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Chapter 15 - Covert Action

Chapter 15 - Covert Action

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Chapter 15 - Covert Action

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  1. Chapter 15 - Covert Action Part I

  2. Basic Types of Covert Actions • Propaganda • How can propaganda blow back in the WWW linked world? • Political action • What are examples where politics changed and we ended up supporting bad people or our enemies?

  3. Paramilitary Actions • What was Air America? • What is the downside of covert companies? • Somoza provided bases in Nicaragua to attack Cuba • How did one port town come full circle? • Why do covert operations make you keep bad company? • A question to think about: Is it better to have covert actions done by the military, by the CIA, or by private contractors?

  4. Neutrality Act of 1794 • Whoever, within the United States, knowingly begins or sets on foot or provides or prepares a means for or furnishes the money for, or takes part in, any military or naval expedition or enterprise to be carried on from thence against the territory or dominion of any foreign prince or state, or of any colony, district, or people with whom the United States is at peace, shall be fined under this title or imprisoned not more than three years, or both.

  5. What did Jefferson say about the Neutrality Act? • If one citizen has a right to go to war of his own authority, every citizen has the same. If every citizen has that right, then the nation (which is composed of all its citizens) has a right to go to war, by the authority of its individual citizens. But this is not true either on the general principles of society, or by our Constitution, which gives that power to Congress alone and not to the citizens individually.

  6. Does the Neutrality Act Apply to the President? • What if the president says it is alright for a private group to military action, say rescuing a hostage? • What about private companies training foreign armed forces to fight our friends? • What if we are at war? • ...people with whom the United States is at peace...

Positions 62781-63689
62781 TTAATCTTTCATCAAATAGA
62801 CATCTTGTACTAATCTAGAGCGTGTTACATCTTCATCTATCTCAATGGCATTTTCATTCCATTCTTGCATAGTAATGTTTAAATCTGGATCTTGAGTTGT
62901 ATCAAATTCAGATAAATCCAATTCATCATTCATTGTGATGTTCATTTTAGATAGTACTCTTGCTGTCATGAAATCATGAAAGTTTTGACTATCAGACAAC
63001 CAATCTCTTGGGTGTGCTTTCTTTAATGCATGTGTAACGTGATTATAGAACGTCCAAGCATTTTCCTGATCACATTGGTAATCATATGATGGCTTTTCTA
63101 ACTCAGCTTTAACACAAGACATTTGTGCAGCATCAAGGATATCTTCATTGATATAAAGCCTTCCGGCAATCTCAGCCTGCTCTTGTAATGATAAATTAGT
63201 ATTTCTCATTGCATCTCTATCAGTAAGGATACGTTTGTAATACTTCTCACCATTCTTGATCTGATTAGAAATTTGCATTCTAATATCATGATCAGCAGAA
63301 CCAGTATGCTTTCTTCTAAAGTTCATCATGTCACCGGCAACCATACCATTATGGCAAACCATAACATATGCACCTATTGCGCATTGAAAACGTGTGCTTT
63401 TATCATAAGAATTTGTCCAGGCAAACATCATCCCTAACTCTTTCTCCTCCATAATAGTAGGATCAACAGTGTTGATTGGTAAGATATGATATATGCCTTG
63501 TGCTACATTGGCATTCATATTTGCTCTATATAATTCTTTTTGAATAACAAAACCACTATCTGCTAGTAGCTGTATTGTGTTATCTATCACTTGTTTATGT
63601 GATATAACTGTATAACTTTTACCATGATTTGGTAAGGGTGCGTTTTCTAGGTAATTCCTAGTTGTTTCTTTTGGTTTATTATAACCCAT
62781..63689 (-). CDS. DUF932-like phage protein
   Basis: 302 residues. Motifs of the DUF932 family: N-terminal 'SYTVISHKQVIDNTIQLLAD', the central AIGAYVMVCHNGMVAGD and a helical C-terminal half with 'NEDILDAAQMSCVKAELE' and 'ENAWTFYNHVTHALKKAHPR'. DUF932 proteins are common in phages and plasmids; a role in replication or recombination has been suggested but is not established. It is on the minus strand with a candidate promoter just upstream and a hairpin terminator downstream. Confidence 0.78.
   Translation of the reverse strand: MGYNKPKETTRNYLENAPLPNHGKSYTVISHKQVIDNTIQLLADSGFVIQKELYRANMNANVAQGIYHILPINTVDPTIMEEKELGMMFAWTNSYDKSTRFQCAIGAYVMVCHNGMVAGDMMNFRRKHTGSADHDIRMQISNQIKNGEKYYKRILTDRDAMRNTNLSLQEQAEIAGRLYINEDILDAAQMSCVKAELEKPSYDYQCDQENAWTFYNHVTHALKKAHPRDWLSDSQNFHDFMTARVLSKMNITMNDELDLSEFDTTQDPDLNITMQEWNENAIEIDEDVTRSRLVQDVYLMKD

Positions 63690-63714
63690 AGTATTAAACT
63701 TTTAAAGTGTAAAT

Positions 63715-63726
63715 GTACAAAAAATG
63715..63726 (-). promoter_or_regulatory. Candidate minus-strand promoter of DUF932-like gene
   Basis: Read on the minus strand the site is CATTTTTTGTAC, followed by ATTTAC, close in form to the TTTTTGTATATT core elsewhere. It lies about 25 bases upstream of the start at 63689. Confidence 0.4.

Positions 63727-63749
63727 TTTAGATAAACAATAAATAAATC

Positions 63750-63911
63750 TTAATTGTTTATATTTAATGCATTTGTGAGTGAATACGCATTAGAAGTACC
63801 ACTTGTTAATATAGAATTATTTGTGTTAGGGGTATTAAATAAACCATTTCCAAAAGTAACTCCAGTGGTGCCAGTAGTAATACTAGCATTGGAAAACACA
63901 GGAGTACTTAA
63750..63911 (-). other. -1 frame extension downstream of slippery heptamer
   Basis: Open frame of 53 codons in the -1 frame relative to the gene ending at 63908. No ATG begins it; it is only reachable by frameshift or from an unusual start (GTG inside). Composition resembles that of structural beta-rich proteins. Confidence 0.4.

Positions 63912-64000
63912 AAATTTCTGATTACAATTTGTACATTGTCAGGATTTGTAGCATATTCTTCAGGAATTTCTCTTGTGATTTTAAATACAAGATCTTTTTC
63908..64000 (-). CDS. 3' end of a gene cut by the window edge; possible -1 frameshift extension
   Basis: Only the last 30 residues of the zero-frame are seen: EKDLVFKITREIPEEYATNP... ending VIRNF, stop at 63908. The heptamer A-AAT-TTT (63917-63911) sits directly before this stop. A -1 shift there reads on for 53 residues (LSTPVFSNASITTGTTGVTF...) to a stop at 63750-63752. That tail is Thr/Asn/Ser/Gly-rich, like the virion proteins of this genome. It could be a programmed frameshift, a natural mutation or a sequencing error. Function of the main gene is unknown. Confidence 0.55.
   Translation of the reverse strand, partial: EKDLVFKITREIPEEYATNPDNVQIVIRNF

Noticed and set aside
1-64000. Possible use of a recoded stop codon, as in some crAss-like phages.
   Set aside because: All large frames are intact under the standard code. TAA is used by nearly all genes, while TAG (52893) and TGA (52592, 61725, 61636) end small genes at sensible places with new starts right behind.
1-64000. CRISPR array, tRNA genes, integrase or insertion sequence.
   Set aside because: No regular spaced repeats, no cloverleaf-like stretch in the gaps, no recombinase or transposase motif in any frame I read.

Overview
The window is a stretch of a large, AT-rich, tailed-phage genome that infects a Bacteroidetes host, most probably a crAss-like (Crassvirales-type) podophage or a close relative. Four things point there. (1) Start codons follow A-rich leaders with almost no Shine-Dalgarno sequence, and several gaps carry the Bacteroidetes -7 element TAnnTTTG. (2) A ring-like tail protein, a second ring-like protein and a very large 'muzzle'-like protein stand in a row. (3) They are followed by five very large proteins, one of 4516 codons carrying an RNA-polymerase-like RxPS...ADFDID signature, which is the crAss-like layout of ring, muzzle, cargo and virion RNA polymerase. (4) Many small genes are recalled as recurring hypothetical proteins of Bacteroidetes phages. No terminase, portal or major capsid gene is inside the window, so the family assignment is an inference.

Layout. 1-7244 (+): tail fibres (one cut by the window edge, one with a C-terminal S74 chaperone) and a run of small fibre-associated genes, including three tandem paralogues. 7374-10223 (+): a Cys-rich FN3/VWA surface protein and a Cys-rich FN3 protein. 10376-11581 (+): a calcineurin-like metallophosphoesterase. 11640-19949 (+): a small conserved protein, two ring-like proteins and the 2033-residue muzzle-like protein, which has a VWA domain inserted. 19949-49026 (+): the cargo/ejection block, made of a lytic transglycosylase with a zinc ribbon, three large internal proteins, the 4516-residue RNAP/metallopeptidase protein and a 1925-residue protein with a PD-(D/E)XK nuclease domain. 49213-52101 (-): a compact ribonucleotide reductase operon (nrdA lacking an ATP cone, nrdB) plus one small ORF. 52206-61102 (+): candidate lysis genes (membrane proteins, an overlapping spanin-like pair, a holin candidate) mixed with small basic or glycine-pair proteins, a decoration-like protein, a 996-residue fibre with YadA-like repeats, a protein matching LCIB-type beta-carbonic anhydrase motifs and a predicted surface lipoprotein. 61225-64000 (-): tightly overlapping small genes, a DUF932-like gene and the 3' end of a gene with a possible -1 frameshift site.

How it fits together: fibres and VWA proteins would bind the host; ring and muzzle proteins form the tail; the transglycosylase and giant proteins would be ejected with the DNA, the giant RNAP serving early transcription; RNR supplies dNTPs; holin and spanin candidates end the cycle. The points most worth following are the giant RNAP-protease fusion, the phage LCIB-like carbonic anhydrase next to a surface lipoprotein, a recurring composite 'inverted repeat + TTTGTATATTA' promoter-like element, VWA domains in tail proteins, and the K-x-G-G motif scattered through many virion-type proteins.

7. What is the Logan Act? • Congress passed the Logan Act in 1799 to criminalize unauthorized efforts by U.S. citizens to ‘‘influence the measures or conduct of any foreign government or of any officer or agent thereof, in relation to any disputes or controversies with the United States. . . .’’ • Could this have been used against Jane Fonda in the Vietnam War? • What about Sean Penn visiting Iraq? • Are there 1st amendment issues? • Has the law been enforced?

  8. Implementing the National Security Act of 1947 • Why is it hard to look back to 1947 and make determinations about covert action as it is currently understood? • Why might the formal congressional record not be an accurate picture of whether congress intended for the CIA to carry out cover actions? • Fifth Function - the CIA may: ...perform such other functions and duties related to intelligence affecting the national security as the President or the Director of National Intelligence may direct. • What did the CIA general counsel say in 1947?

  9. NSC • What did annex NSC-4[/]A, adopted by the National Security Council (NSC) at its first meeting, provide? • How was this expanded by NSC-10/2? • Were these approved by President Truman?

  10. The Cold War • There was little review of CIA covert operations through the 1950s - why? • What does a 1954 report about the CIA tell us the thinking in those days? • What is the tension between accountability and secrecy for covert activities? • What occupied the CIA in the late 1960s and 1970?

  11. ‘‘Plausible Deniability’’ • What is plausible deniability and how does presidential approval undermine it? • How did Congress try to limit plausible deniability in 1974? • What is the recourse if the president does not comply with this law? • What does this tell us about questions of whether CIA was authorized to carry out covert actions? • How can plausible deniability let subordinates hijack policy?

  12. US v. Lopez-Lima, 738 F.Supp 1404 (1990) • What was defendant charged with? • How is it that he is on trial in the US? • Where did he spend most of the previous 20 odd years? • Who did the hijacker say sent him to Cuba? • Why? • Why a hijacking?

  13. Strategy of the Defense • What is the defense? • What is the real purpose of the defense in this case? • Does the CIA want to provide the information to support this defense? • What is the judge supposed to do if the legal effect of the agency not complying with a discovery order because the information is classified means that the defendant cannot mount an effective defense?

  14. What is the Materiality Test? • What does the judge have to evaluate to determine if the information is essential to the defense? • In this case, is the information essential to the defense if the CIA did not have the authority to authorize the hijacking? • Can the defendant claim detrimental reliance?

  15. What was the CIA's Authority in 1964? • What does Executive Order 12,333 provide? • Does this really tell us what the law is? How can the president create an exception to this executive order? • Since Executive Order 12,333 was not signed in 1964, what do we need to know about it? • What did the Church Committee find that supports defendant's theory? • Even if the order was new policy, what else does the judge have to determine?